“It felt different—it was so comfortable,” Marotta-Wurgler says. “It made me realize I hadn’t experienced anything different from the status quo.”

Among the priorities of the new leadership team is making sure there are more women in every room. The ultimate goal is to get the legal profession closer to gender parity and ensure that women are able to thrive. Of course, that takes individual skill-sharpening, but women’s rights advocates, female lawyers, and law students alike agree that women’s individual choices alone can’t be the whole of the road map to change. The plan, Ehrlich says, is “to work with our students, alumnae, and partners in the legal profession to think about how we might change structures to be more conducive to women’s leadership going forward. We want to acknowledge that the legal profession could be doing a lot better in terms of supporting the advancement of women’s careers, and to work with leaders in the industry to figure out how they can do that. At the same time, we want to work with our students to support them in figuring out how to succeed in the legal profession as it’s currently constructed.”

Marotta-WurglerMarotta-Wurgler’s own experience moving from one of the only women in the room to a room full of women sparked her dedication to rethinking conventional solutions and getting creative about promoting women’s leadership. For her, the goal isn’t just numerical balance; it’s the promise of a richer life brimming with opportunity, whatever paths a woman chooses to walk down and wherever she chooses to follow a new one. “What if there’s something that could enable you to realize your potential more?” she asks. “What if making some changes increased opportunities for women and could increase their happiness?”

For many female lawyers, these unrealized opportunities and still-to-come changes are frustrating and sometimes even career-ending—women still drop out of the legal profession at much higher rates than men. But there is clearly growing attention to lingering problems: Women’s success in the law is increasingly the topic of professional affinity groups, panel discussions, and news stories. Now, 125 years after women first held an NYU Law degree, a historical perspective highlights not only the work to be done but also the progress that has been made. Ziegler graduated exactly 100 years after Bradwell v. Illinois, the US Supreme Court decision upholding a state rule barring women from practicing law, on the ground that “[t]he natural and proper timidity and delicacy which belongs to the female sex evidently unfits it for many of the occupations of civil life.”

“My mother was born in 1923,” Ziegler says, only three years after women gained the right to vote. “I added back and realized that many of these older male teachers at NYU [when I was a student] had grown up in a time when women didn’t vote. And it struck me, full in my face, how fast these changes have come.”


Sidebar: A Global Focus on the Law and Women’s Rights

NYU Law faculty, students, and alumni are working to promote women’s rights across the globe. Professor of Clinical Law Margaret Satterthwaite (1999) focuses her research on issues including the rights of migrant women, human rights in Haiti, and the use of social science in human rights fact-finding. Students in her Global Justice Clinic and other mentees such as Beatrice Lindstrom (2010) have gone on to do significant work in the field of international human rights.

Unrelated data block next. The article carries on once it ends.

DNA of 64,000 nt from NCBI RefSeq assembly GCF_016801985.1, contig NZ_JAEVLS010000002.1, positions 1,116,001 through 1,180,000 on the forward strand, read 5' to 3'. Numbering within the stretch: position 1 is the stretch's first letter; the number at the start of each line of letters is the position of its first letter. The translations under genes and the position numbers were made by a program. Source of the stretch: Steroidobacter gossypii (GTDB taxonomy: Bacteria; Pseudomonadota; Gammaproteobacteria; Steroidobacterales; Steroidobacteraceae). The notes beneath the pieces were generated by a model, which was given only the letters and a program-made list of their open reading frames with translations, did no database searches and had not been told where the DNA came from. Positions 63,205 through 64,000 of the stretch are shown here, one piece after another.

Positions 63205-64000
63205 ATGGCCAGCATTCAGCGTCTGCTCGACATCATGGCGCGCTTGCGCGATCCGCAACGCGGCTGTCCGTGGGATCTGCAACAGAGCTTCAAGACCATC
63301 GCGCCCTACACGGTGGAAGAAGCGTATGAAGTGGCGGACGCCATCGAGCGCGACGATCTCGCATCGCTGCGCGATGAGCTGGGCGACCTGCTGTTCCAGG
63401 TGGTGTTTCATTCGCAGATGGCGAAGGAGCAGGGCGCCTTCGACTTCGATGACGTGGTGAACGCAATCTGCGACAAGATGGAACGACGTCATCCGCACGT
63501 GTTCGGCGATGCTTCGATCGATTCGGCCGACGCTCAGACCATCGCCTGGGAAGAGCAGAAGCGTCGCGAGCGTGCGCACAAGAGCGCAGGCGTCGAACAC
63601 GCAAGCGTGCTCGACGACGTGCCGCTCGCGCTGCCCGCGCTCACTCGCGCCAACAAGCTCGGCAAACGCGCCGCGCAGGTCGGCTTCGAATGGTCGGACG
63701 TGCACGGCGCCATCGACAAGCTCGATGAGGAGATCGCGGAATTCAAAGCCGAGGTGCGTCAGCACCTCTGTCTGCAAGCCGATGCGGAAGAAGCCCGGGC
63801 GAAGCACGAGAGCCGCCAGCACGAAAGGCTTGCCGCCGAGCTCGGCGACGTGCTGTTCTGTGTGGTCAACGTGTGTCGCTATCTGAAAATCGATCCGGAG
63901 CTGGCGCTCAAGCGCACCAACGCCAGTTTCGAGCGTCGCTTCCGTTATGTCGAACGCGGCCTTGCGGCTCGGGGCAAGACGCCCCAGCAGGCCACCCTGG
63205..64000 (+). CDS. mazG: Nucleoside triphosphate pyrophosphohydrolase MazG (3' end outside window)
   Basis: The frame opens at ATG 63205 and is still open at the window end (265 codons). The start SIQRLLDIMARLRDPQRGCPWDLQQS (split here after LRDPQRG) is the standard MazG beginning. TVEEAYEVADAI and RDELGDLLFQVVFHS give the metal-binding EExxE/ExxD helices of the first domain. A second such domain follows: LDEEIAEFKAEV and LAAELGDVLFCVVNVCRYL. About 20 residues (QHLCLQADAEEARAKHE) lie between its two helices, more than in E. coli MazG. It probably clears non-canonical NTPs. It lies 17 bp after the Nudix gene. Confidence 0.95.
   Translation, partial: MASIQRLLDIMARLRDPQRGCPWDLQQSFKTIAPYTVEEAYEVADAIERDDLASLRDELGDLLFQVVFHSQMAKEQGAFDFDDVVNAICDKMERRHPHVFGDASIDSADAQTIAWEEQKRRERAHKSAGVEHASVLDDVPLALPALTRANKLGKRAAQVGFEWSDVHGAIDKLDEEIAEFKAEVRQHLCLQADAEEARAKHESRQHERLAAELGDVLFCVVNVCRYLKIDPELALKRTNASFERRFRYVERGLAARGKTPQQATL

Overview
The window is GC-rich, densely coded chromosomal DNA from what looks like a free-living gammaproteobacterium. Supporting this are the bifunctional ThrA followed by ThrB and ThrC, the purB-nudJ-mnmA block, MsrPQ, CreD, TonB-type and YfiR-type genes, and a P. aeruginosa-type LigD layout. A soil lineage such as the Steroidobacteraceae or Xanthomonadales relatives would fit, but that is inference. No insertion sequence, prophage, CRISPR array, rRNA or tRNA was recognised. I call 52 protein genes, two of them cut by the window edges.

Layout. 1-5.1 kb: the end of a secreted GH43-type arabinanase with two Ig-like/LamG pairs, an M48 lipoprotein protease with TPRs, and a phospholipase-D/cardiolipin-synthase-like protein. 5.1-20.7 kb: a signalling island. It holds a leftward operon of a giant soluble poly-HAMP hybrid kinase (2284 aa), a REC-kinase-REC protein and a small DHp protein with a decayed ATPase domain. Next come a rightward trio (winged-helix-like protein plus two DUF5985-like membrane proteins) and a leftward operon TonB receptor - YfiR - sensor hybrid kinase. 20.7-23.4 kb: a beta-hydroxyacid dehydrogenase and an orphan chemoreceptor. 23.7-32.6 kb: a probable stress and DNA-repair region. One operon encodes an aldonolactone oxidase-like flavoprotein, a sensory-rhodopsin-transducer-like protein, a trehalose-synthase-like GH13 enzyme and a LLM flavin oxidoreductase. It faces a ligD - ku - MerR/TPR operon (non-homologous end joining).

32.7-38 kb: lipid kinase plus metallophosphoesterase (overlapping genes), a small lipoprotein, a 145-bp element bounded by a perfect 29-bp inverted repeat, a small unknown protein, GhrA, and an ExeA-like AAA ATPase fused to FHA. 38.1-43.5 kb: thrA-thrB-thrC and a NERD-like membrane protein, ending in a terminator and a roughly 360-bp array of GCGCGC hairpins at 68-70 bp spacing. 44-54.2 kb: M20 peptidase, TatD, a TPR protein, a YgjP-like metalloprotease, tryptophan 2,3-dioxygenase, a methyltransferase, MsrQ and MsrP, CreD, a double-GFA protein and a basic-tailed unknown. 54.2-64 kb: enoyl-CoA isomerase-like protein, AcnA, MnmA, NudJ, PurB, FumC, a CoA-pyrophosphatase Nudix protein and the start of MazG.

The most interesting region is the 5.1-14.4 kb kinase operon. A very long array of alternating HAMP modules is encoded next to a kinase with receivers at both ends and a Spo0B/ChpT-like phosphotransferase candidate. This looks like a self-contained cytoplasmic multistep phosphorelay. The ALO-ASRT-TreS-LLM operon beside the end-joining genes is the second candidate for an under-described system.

Current students often make use of the Law School’s summer grants to complete international internships focused on women’s rights. This summer, Ariel Geist (2019) traveled to Kuala Lumpur, Malaysia, to work at the International Women’s Rights Action Watch Asia Pacific, an NGO devoted to implementing the human rights of women through the lens of the Convention on the Elimination of All Forms of Discrimination Against Women. Stephanie Sebastian (2019) spent her summer in Johannesburg, South Africa, at the Initiative for Strategic Litigation in Africa, an initiative that promotes sexual rights and women’s human rights throughout the continent.

Alumnae such as Vrinda Grover (LLM 2006) and Mallika Dutt (1989) have built careers working toward equality for women. In 2013, Time named Grover to its annual list of the 100 most influential people in the world for her work, including helping to draft the Criminal Law Amendmentto India’s law against sexual assault. Dutt is the founder and former president and CEO of Breakthrough, an organization that uses technology and pop culture to promote human rights in the US and India and works to prevent violence against women by changing cultures that enable it. In accepting a 2016 Skoll Award for Social Entrepreneurship, Dutt said: “I created Breakthrough to build a culture of human rights where the norms of equality, justice, and, indeed, fierce compassion live in the smallest corners of the world.”

Jill Filipovic (2008) is the author of The H-Spot: The Feminist Pursuit of Happiness. She is a contributing opinion writer to the New York Times and a weekly columnist for CNN.com and Cosmopolitan.com. Her reporting on law, politics, and international affairs has appeared in the Washington Post, Time, Foreign Policy, the Guardian, and other publications.

 

* Karen Berger Morello, “N.Y. Court Once Denied a Woman’s Bar Admission,” New York Law Journal, May 1, 1986, 40.

Milholland photo: Library of Congress/Harris & Ewing

This piece has been edited as the original version omitted citing the 1991 NYU Law Review article, “Restless Women: The Pioneering Alumnae of New York University School of Law,” by Phyllis Eckhaus (1985). Material from Eckhaus’s article contributed significantly to our story, and NYU Law Magazine regrets this omission.

Reposted September 23, 2017